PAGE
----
Tag Archives: cinema

(some) Movies are still Great Films

23 Jul

Recently, I was reading the Economist online. Their culture blog features an article entitled “The Art of Mark Ruffalo.” My first thought, at quick glance, was “wow, he’s an artist too?”  My brain has been trained, in this modern age of smash & grab, hit & run, blast you to death cinema, to think of actors in movies as a trade and cinematic actors as a dying art form.  When you say “actor” (at least in American terminology), often the term “artist” is not used interchangeably anymore.

I find this incredibly sad.

I was an aspiring actress once.  Ok, it was in middle school.  But I was drama this, drama that, drama, drama everywhere – and then there were the acting classes.  Really though, I watched each year’s Academy Awards in the fashion of Abigail Breslin in “Little Miss Sunshine.”  My mind would run rampant with fantasies of wearing a sweeping elegant gown while accepting that “big” award.  Later, realizing I have a flair for the bossier side of life, I flirted with the idea of directing.  And as an adult, finding a passion in writing, I’ve toyed with the notion of being a screenwriter.  Or I did, until I worked in the “biz” for a year and saw that screenwriters in Hollywood are something akin to Rodney Dangerfield.  And if I want that little respect, I can continue to sit around the house with kids all day (at least they’re cute while they ignore me).

I grew up in a Masterpiece Theater meets M*A*S*H household (Mom, Dad, in that order of course).  And classic movies were the norm on weekends, from Paul Newman to early Bond films to Hitchcock to Claudette Colbert to Cary Grant to Shirley Temple, and everything in between.  No, I’m not THAT old.  Most of these movies predated even my parents, but we all enjoyed the cinematic structure of a great drama.  Suspense, action and science fiction were favorites as well.  But the expectation of great acting and a good story was never far behind.  Could they manage to make a film like “The Sting” these days?  Very doubtful.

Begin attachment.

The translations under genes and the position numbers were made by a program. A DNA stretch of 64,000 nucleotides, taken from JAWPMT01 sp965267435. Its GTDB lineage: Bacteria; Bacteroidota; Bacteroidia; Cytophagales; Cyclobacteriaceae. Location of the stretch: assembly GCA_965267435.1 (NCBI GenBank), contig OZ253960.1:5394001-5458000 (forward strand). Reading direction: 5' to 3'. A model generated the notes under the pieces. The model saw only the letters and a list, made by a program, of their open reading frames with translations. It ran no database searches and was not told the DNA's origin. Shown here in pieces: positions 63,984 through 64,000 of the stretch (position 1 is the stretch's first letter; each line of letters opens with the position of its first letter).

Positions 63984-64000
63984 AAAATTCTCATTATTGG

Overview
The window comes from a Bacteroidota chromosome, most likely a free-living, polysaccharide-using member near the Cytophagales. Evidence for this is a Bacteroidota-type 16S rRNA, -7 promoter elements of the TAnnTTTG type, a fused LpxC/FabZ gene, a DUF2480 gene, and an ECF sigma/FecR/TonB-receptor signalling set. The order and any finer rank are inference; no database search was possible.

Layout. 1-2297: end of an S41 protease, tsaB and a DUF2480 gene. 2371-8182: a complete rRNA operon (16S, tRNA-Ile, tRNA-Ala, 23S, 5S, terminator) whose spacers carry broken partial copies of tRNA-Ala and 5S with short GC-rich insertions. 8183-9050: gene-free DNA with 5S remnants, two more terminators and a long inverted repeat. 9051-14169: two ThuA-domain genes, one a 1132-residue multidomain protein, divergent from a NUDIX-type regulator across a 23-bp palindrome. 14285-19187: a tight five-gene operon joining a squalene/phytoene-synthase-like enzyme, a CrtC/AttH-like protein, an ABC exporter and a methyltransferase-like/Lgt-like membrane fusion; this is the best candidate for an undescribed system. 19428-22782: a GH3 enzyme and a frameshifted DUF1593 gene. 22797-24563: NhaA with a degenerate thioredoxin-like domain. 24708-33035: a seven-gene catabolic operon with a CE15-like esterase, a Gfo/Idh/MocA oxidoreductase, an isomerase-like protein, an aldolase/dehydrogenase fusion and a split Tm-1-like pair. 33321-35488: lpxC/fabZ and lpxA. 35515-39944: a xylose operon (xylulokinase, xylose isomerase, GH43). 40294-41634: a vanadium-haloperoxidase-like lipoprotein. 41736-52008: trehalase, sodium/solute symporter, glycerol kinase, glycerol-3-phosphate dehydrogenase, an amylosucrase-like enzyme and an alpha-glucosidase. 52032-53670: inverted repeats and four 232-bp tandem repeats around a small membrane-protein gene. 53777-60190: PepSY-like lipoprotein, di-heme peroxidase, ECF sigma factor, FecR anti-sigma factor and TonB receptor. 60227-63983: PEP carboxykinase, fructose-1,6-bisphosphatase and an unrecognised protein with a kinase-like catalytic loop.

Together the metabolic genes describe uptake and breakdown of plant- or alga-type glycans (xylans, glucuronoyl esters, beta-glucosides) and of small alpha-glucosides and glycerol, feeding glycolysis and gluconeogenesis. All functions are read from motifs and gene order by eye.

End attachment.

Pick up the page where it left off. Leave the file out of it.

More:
Comedy was popular as well.  But again we were geared toward either classic film or british television for laughs, All in the Family and Saturday Night Live were the exceptions.

I’m a Sundance Channel junkie.  Here I can find great drama and foreign films to my heart’s content, my latest faves being “Caché” and “The Lives of Others“.

Although my parents were medical professionals by trade, they had a refined sense of cinematic structural importance and what makes a good movie great.  My brother and I were fortunate enough (or perhaps, misfortunate enough) to pick this up.  We are the quintessential armchair critics.  Exchanging notes along the lines of: Movie X had a fine story line, but the acting didn’t quite measure up.  Movie B featured awe-inspiring special effects, too bad it lacked on every thing else.  When either of us sees the rare movie that ranks as “great” by our family standards, we are quick to pick up the phone and tell the other “you MUST see that movie, it’s not just a movie it’s a film…”

I made such a call earlier this week.  The day after I saw was blown away by Inception.” Now, I’ll be the first to admit, great cinematic features are such a rarity these days that one must stop one’s self from over-emphasizing the “greatness” of a movie until one has taken some time to reflect on said movie – the morning after.  And, of course, the special effects in “Inception” don’t hurt.  Pretty cool would be the technical term.  But the morning after I simply loved the storyline more.  I won’t get too specific – that would be a MAJOR spoiler.  But, I’ll tell you, as I told my brother, it’s a must see film.  They just don’t make them like that anymore.  The intricacy of the parallel storylines.  The depth of the characters (read: actors) in deed and in naming.  The trigger-point perfect editing and soundtrack.  The ability to leave you with the feeling that you must, absolutely must, question the world around you.  Stellar on all levels.  That’s a rarity.  If you haven’t seen it, go see it!  As my brother & his wife are doing right now.

So, that brings us back to Mark Ruffalo.  He has a new film out “The Kids Are All Right” about a married lesbian couple (Annette Benning, Julianne Moore) dealing with family acceptance or lack thereof.  While the article in question veers off onto a tangent about the inherent sexiness of Mark Ruffalo (I don’t disagree), I appreciate him most for his great depth of ability while channeling a character.  He has that je ne sais quoi that seems to allude so many of today’s actors.  Granted, in this movie, he’s surrounded by true thespians in their own rights, so I’ve no doubt the movie is good, if not great.  But, really, I’m just pleased to see that “acting” is still considered an art form, at least in some circles.

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